External Benchmarks: Your HR Litmus Test

October 21, 2015
HR Litmus Test

If you’ve been in the business world long enough, you hear the term “benchmarking” tossed around quite a bit. According to Bain & Company, “The objective of benchmarking is to find examples of superior performance and to understand the processes and practices driving that performance.” Do the same objectives hold true for human resources (HR)? They do, for sure.

HR executives and manager alike have questions about their environment and competitors, and benchmarking offers a path to some of the answers. For example, you may be wondering:

  • “How does my organization compare to our peers, our contemporaries, or the industry?”
  • “What are the hiring trends in our region?”
  • “Is our industry experiencing a skills shortage or surplus?”
  • “What is the average salary for the positions for which we are currently hiring?”

Human resources benchmarking refers to the process of conducting a search for, and adopting, the best practices in human resource management. Some of these best practices may be in the areas of recruitment, employee motivation and retention, and the most effective HR strategies in helping organizations to achieve positive financial outcomes on a continuous basis. In other words, HR benchmarking gives you the opportunity to learn from the best and avoid the mistakes of those who learned their lessons the hard way.

Benchmarking Steps

Once you’ve decided to take on a benchmarking assessment, here are some steps to achieving that goal:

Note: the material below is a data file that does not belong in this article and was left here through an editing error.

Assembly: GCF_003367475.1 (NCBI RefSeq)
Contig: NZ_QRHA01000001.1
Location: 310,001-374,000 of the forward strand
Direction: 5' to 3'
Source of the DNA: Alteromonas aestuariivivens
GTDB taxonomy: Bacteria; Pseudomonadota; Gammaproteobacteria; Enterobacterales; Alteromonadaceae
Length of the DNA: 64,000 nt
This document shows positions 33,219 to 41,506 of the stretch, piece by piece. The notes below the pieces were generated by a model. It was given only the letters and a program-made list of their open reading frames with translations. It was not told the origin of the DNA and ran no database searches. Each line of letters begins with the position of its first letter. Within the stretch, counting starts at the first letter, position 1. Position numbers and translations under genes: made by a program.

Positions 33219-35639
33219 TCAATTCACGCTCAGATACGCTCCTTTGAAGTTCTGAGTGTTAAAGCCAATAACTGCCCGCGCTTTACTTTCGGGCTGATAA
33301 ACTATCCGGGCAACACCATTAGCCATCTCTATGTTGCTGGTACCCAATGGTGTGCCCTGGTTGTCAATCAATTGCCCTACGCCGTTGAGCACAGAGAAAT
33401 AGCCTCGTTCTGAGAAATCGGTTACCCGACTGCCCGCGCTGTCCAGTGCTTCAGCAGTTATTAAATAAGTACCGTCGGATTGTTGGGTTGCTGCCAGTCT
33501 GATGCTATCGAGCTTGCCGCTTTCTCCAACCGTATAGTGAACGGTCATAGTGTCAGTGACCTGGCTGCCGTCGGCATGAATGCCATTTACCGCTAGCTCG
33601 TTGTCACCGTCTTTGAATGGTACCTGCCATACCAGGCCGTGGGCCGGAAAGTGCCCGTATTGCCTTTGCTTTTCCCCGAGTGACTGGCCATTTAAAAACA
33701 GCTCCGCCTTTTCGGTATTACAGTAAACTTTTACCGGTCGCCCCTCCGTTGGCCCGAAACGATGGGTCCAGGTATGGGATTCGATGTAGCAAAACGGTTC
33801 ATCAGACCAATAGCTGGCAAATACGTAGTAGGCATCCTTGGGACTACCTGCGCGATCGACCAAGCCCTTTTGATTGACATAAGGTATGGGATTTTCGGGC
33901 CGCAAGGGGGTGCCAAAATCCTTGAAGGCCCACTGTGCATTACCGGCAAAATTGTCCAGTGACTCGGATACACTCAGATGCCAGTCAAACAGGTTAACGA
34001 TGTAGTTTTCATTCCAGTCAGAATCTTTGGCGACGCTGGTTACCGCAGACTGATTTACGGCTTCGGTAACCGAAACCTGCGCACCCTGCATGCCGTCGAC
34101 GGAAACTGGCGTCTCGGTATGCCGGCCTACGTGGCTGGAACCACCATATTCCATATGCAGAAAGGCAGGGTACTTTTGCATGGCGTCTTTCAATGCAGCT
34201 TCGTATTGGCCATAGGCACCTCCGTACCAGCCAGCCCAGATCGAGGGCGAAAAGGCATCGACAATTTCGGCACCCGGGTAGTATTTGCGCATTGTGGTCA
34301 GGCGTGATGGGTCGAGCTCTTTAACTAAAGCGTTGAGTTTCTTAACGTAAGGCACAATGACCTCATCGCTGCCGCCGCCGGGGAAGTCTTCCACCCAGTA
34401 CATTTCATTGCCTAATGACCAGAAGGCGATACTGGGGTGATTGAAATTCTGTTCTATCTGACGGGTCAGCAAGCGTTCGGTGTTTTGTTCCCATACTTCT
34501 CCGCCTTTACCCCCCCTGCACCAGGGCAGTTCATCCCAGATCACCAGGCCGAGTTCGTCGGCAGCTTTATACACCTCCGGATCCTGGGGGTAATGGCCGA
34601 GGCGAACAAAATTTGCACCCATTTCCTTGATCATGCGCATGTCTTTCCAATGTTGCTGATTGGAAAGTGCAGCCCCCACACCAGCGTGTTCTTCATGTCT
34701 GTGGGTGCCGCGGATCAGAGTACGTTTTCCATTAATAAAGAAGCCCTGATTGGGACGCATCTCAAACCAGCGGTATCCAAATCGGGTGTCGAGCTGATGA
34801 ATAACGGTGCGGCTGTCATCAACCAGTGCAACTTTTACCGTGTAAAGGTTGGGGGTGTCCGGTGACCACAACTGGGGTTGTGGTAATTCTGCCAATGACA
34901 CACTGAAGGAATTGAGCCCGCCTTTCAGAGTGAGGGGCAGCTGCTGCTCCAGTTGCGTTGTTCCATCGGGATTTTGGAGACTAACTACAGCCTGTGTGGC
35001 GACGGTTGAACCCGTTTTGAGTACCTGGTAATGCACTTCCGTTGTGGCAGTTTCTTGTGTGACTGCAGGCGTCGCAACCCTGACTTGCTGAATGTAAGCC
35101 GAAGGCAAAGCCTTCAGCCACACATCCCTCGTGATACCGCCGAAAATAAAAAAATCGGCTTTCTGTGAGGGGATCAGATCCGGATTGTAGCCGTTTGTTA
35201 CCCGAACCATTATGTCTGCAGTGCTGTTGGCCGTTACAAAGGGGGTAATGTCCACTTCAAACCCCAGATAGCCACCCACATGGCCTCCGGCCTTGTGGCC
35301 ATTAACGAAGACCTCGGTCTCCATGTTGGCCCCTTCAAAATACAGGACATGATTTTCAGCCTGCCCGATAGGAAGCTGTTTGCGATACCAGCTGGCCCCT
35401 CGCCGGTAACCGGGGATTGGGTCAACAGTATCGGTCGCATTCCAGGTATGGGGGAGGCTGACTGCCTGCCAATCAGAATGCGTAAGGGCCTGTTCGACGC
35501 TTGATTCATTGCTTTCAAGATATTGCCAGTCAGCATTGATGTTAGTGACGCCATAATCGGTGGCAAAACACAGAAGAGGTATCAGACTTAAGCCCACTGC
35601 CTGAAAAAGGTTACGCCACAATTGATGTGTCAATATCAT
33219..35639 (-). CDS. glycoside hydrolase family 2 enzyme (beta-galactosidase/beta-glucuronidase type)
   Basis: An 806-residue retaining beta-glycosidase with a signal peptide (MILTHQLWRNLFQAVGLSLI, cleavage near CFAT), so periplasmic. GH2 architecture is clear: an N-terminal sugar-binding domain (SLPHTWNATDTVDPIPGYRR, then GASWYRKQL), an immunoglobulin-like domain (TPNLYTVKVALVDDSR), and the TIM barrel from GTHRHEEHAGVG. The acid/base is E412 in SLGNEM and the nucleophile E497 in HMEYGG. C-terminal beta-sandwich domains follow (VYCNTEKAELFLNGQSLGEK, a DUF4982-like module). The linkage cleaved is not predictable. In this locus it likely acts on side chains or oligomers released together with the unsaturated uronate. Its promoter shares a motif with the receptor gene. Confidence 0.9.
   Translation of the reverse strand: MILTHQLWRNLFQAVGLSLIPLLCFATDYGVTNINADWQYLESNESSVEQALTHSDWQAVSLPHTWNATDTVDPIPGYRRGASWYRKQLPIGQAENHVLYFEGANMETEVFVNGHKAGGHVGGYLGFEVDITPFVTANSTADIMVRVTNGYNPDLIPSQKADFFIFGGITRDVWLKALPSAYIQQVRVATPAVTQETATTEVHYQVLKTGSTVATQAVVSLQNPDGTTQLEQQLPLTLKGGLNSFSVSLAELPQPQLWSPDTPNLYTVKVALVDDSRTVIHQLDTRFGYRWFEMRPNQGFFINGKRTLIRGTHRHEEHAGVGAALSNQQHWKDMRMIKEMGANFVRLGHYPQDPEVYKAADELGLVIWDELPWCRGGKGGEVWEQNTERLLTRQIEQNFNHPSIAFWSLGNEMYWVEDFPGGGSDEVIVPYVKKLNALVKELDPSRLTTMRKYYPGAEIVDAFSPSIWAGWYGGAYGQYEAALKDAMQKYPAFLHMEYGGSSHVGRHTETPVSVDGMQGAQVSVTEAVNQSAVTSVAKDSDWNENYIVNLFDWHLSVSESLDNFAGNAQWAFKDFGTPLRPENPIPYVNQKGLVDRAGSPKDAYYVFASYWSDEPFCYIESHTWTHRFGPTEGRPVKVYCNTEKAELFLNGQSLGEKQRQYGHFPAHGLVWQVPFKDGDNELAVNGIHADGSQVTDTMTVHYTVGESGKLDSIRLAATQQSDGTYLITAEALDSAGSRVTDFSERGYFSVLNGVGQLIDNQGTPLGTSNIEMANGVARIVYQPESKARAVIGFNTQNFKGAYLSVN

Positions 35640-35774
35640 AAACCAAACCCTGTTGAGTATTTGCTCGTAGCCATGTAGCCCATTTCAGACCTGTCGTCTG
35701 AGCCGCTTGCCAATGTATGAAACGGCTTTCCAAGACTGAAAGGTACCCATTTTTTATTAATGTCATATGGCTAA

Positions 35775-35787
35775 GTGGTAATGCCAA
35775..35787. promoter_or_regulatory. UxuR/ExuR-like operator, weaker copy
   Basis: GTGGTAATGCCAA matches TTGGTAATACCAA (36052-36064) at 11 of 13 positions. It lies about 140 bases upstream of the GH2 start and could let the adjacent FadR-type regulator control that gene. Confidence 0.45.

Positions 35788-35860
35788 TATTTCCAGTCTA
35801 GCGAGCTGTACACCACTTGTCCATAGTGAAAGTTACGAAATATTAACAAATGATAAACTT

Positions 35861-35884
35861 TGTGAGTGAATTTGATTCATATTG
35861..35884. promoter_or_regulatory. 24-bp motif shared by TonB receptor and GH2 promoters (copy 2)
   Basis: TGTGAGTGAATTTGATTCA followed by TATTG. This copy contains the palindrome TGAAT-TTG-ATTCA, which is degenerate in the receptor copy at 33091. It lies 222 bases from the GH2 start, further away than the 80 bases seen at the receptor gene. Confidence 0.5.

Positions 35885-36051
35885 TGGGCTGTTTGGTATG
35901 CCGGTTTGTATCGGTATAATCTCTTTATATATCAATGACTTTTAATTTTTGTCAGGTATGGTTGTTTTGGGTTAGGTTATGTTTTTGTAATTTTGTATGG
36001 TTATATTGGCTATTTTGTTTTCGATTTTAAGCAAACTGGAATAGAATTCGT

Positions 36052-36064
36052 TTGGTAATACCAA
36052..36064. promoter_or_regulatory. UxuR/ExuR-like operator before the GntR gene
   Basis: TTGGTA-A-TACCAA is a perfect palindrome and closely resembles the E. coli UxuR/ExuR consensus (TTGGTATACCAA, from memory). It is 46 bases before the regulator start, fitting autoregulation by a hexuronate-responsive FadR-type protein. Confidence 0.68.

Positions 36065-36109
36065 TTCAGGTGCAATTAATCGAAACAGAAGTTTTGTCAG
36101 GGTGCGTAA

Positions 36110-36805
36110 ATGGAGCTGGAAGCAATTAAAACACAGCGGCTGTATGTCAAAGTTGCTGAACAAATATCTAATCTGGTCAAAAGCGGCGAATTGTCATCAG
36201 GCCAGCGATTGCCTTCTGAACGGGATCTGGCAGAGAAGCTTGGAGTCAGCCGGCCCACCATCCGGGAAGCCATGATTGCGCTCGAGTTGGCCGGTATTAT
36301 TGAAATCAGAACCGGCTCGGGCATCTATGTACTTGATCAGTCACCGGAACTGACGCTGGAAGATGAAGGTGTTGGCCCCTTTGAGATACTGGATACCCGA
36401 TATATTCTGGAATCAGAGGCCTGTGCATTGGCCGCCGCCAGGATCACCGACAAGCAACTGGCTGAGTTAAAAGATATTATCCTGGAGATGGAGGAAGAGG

1. Understand your organization or department’s current capabilities.
  2. Assess your HR performance relative to overall business value and strategy.
  3. Study the best practices (and mistakes) of companies in your industry, of the same size, in the same region, or other variables that form a method of comparison.
  4. Identify and prioritize improvement opportunities that offer the greatest potential return.
  5. Highlight and address areas of risk.
  6. Plan, manage and execute your journey to improved performance and effectiveness.

For many organizations, step three presents a challenge. How do you organize data for using external benchmarks as a litmus test of where you want to be?

A wealth of information exists that can be used for a benchmarking assessment. For example, you could comb through reams of data from the U.S. Department of Labor. Or, you could subscribe to benchmark services from suppliers like Burning Glass Technologies. Research firms, such as Bersin Partners, offer this information, too.

While all of this data is useful for benchmarking, it creates yet another mountain of data to wrangle. And, if you really want to leverage the benefits of benchmarking over the long run, you’ll probably want to create a steady flow of HR benchmarking data for continuous improvement.

That’s where the ZeroedIn platform comes in. Our clients can input data that aligns to their measurement needs directly into the platform. That data can be manually entered or electronically fed from another source, such as a benchmark or data clearinghouse.

By incorporating benchmarking data into their workforce analytics tools, our clients have a simple way to compare themselves against the norm and take action as needed. What will your benchmarking data say about your company’s position in the marketplace? Schedule a demo, and start building your targeted benchmarking data stream today.

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